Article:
S.C. station gives up subpoena fight
(Editor's note: After being compelled to testify, Jim Matthews revealed Jack Duncan as Heather Hoopes' source on May 18. Duncan had testified before a grand jury that he didn't know how Hoopes got the tape. Duncan was charged with perjury and later pleaded guilty. On Sept. 20, a federal judge sentenced him to four months in prison and two years of probation after his release.)
A Columbia, S.C., television station trying to protect the identity of a source who leaked a videotaped conversation between a murder suspect and his attorney has decided to drop its fight after a federal appeals court refused last week to dismiss a subpoena.
Federal prosecutors are trying to find out who gave reporter Heather Hoopes of WIS/Channel 10 a videotape of a 1995 conversation between murder suspect B.J. Quattlebaum and his lawyer, Jack Duncan. Last February, the Justice Department ordered Jim Matthews, a federal drug enforcement agent who is married to Hoopes, to testify before the grand jury.
Hoopes and the station had refused to reveal the source and challenged a subpoena from federal prosecutors. But on April 15, the 4th U.S. Circuit Court of Appeals refused to grant the station's request to dismiss the subpoena.
“We've lost, I'm afraid,” said Randy Covington, the station's news director. “It would be nice for (Attorney General) Janet Reno to call off the dogs, so to speak. But we, realistically, don't expect that to happen.”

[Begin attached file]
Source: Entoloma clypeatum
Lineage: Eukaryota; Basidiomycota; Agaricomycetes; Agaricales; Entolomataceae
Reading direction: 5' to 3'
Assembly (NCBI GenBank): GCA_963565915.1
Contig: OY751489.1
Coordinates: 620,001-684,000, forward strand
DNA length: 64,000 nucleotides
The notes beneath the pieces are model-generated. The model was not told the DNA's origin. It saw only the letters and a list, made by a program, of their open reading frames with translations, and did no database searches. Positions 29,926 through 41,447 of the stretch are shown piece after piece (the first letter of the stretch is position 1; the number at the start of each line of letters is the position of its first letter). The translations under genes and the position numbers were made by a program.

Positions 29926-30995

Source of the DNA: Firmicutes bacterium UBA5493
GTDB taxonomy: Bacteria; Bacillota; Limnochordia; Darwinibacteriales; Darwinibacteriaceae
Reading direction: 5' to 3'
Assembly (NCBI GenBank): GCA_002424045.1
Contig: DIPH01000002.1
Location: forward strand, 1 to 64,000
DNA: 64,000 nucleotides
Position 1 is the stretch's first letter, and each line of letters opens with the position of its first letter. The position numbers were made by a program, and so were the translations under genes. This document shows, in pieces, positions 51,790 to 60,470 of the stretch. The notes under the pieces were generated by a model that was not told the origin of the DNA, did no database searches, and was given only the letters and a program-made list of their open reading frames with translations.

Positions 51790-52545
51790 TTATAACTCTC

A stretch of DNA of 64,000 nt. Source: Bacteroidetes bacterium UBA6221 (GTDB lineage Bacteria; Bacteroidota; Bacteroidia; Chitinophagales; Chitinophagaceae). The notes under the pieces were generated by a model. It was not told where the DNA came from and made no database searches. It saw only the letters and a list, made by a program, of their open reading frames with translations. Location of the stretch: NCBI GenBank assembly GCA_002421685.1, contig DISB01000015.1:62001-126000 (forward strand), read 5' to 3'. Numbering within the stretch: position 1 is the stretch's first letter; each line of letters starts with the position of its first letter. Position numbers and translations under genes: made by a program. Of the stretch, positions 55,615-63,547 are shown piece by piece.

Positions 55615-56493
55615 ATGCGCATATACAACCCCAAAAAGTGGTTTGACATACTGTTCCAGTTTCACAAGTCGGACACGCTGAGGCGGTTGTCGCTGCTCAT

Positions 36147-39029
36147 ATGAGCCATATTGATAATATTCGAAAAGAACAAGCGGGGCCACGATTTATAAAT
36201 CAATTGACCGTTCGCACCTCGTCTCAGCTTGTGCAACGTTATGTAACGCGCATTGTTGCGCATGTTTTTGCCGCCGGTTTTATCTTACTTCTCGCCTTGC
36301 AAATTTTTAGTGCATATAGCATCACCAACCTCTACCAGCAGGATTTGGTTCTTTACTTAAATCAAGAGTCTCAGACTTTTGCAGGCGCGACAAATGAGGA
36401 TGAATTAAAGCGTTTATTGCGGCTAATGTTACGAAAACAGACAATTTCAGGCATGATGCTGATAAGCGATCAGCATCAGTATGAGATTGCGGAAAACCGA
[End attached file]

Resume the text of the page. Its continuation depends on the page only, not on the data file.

Covington said that station officials made the decision partly because Matthews has said he would, as part of his duties as a federal agent, reveal the source if called before the grand jury. Covington said the station's effort to protect the source would then be moot.
Covington said he was “perplexed that the Justice Department has made this into such a big issue. That source did a good deed. He was not someone who should be hassled by the Justice Department.”
After Hoopes obtained the recording in 1997, a state circuit court judge issued a restraining order directing the station not to broadcast the conversation. The station broadcast part of the video portion of the tape but not the audio.
Quattlebaum was later convicted and sent to death row, even though the tape was not allowed as evidence at the trial.
As for revealing the source of the tape, Covington blamed the unsuccessful court battle on the unusual situation of a reporter being married to a federal agent.
“From the television station's perspective, we didn't roll over and accept this,” Covington said. “We think we established that we fight to protect our sources. We felt we were not only morally and ethically right but legally right. But these unusual circumstances let (the prosecutors) get to the back door and come in.”